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Hear Kate's Story

Kate Seselja describes how she too despaired about the way pokies were wrecking her life – and how not only overcame her addiction but has helped many others live their best lives as well.

About the episode

Australians are the biggest gamblers in the world, and nowhere do we lose more than on the pokies. Every year, it is estimated 400 people take their own lives due to distress over their gambling issues and a further 12,000 contemplate or attempt suicide. Here, Kate Seselja describes how she too despaired about the way pokies were impacting her life – and how not only overcame her addiction but has helped many others live their best lives as well.

Read the transcript


Kate sitting on her coach with dog


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Speaker 1: 0:00

This podcast series will share personal moments of connection and deeply felt experiences. If anything, you hear has a triggering effect, please reach out to someone who can help keep you safe. Or remember you can phone lifeline at any time on 13, 11, 14,

Speaker 2: 0:17

One common thing amongst people who struggled with gambling is there was never an intent. No one ever wakes up and says, you know what, today I'm going to go out and get a gambling addiction. It blindsides us as human beings. The way that we've normalized gambling in this country is the most despicable thing.

Speaker 1: 0:45

Welcome to lifelines , holding onto hope, the podcast in which people who've attempted suicide, explain how they found joy in life. Again, Australians are the biggest gamblers and the biggest losers in the world. And nowhere do we lose more than on the pokies each year it's estimated 400 people commit suicide due to distress over their gambling issues here. Kate says , LJ describes how she too despaired about the way pokies were wrecking her life and how she not only overcame her addiction, but went on to help many others if their best lives as well.

Speaker 2: 1:20

The first time I remember being near pokey was wanting to be by my boyfriend's side. He was a little bit older than me and we were at a club. I put some money in one, a thousand dollars. I thought, Oh my goodness, why would anyone do anything else? That first experience of winning was so intentionally seductive at the time, you know, coming over with a clipboard with the money pin to it, congratulating me telling me I was so good and clever at playing these machines and handing me a fistful of cash while I'm still sitting there at the machine, you know, basically encouraging me to keep going. I had no awareness of gambling addiction when I first sat behind a poker machine, never in my wildest dreams. Did I think that for the next decade of my life, my mental financial, emotional wellbeing would be tied up and engaged with a product.

Speaker 1: 2:47

Kate became addicted to playing the pokies

Speaker 2: 2:49

From that first engagement. Uh, it was, you know, a game just social to start with, but then quite quickly, I found myself going by myself, sitting there losing time and money that I really couldn't afford, but it made me feel very overwhelmed and confused. But there was that maybe the next press I might win again . Maybe it's the next press. Maybe it's the next press.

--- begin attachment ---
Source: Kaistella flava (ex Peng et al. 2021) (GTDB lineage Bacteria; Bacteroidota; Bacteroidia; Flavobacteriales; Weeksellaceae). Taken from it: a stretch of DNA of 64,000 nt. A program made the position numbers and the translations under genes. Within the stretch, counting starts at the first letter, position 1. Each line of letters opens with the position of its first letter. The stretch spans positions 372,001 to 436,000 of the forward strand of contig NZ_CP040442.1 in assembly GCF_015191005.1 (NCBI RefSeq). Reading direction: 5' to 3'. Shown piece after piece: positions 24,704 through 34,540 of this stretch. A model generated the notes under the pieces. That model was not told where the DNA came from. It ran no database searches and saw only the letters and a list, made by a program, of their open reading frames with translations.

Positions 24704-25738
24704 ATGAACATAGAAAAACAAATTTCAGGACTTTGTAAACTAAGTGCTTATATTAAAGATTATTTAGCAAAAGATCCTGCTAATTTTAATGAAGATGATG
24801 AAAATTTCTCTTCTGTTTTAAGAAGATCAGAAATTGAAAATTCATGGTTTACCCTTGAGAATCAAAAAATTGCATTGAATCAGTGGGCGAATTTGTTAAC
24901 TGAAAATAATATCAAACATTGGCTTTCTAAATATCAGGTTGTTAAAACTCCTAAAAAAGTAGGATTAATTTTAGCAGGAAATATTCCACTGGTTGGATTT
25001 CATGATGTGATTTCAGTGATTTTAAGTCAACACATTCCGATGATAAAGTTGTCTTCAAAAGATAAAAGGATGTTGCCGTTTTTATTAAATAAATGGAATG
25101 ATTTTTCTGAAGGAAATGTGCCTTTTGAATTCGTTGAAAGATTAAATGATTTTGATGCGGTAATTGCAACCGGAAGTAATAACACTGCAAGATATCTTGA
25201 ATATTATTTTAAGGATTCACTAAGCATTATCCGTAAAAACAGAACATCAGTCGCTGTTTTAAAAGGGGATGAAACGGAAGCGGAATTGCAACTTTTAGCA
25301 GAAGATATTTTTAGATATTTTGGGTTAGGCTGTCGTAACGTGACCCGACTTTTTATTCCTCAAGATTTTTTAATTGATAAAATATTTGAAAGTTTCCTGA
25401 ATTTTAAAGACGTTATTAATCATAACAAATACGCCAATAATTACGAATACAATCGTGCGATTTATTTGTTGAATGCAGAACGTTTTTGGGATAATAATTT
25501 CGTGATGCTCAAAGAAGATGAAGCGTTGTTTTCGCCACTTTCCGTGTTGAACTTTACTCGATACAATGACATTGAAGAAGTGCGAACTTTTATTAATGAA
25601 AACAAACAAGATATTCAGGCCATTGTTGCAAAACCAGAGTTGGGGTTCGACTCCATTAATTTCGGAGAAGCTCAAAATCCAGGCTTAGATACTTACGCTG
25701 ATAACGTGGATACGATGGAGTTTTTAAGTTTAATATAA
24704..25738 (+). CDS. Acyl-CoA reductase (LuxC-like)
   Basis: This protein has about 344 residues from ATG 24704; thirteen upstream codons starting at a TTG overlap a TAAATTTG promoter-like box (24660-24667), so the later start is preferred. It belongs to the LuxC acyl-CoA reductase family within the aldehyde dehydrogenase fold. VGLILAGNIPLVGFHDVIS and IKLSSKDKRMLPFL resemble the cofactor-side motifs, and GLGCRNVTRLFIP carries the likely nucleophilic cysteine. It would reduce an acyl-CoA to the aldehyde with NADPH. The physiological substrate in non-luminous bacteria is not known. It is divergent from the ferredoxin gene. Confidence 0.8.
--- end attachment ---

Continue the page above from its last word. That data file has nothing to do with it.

Speaker 1: 3:26

Australia has nearly 200,000 poker machines. One for every 120 adults. Each machine uses flashing lights, upbeat music and encouraging messages designed to maximize the time and money spent on each device. Simply hearing the sound effects from these machines can be a trigger for some addicts to

Speaker 2: 3:47

Gamble everywhere. I went, there were pokies, they were in nightclubs . They were in pubs, there were in clubs. So even if I went out with the intent of socializing and having a night with friends and inevitably we would end up at a venue where there were pokies, you know, as soon as you had a few drinks and you're not thinking so clearly, can I, of course seeing way more appealing, I'd hear the sounds. I'd hear somebody winning a jackpot. And I think that could be me. I was working as a waitress and then got a job as a front desk receptionist when I finished school. So, you know, the maximum I ever earned during that period was $1,500 a month. And sometimes that was gone. We can announce on payday . One of my mottoes growing up, given to me by my father, winners never quit and quitters never win. And that is a great motto in life too , you know , just keep going and never give up. But when you're sitting behind a poker machine,

Speaker 3: 5:16

That feeling of I can't walk away until I've won was so overwhelming. I , I couldn't handle feeling like all of

Speaker 2: 5:29

My money, this investment that I somehow justified in my own head

Speaker 3: 5:34

Could be, you

Speaker 2: 5:37

Know, could benefit the next person that just came along and put a dollar in and win all my money

Speaker 3: 5:43


Speaker 2: 5:44

Drove me mentor thinking about that. And so many times I'd have to walk out of a venue because I'd run out of time or I'd run out of money. Not because I could physically remove myself from the machine. If I had time and money available to me.

Speaker 3: 6:06

And that hurt on such a deep cellular level that I can't, I can't even describe it, but it, it was such mental torture thinking that somebody else was going to win my money.

Speaker 2: 6:24

The machine did what it's designed to do. It took your money and it will continue to take your money.

Speaker 3: 6:31

No one ever warned me that they

Speaker 2: 6:33

Were intentionally designed to addict that they don't stop relentlessly taking your money and confusing you and mentally overwhelming you and setting you up for failure, like losses disguised as wins,

Speaker 3: 6:50

Where your internal system is being rewarded by the sounds

Speaker 2: 6:55

Of the machine, indicating that you must be winning, but just say you bet $5. The lights and sounds would go off like you've won, but it's only $3.

Speaker 3: 7:07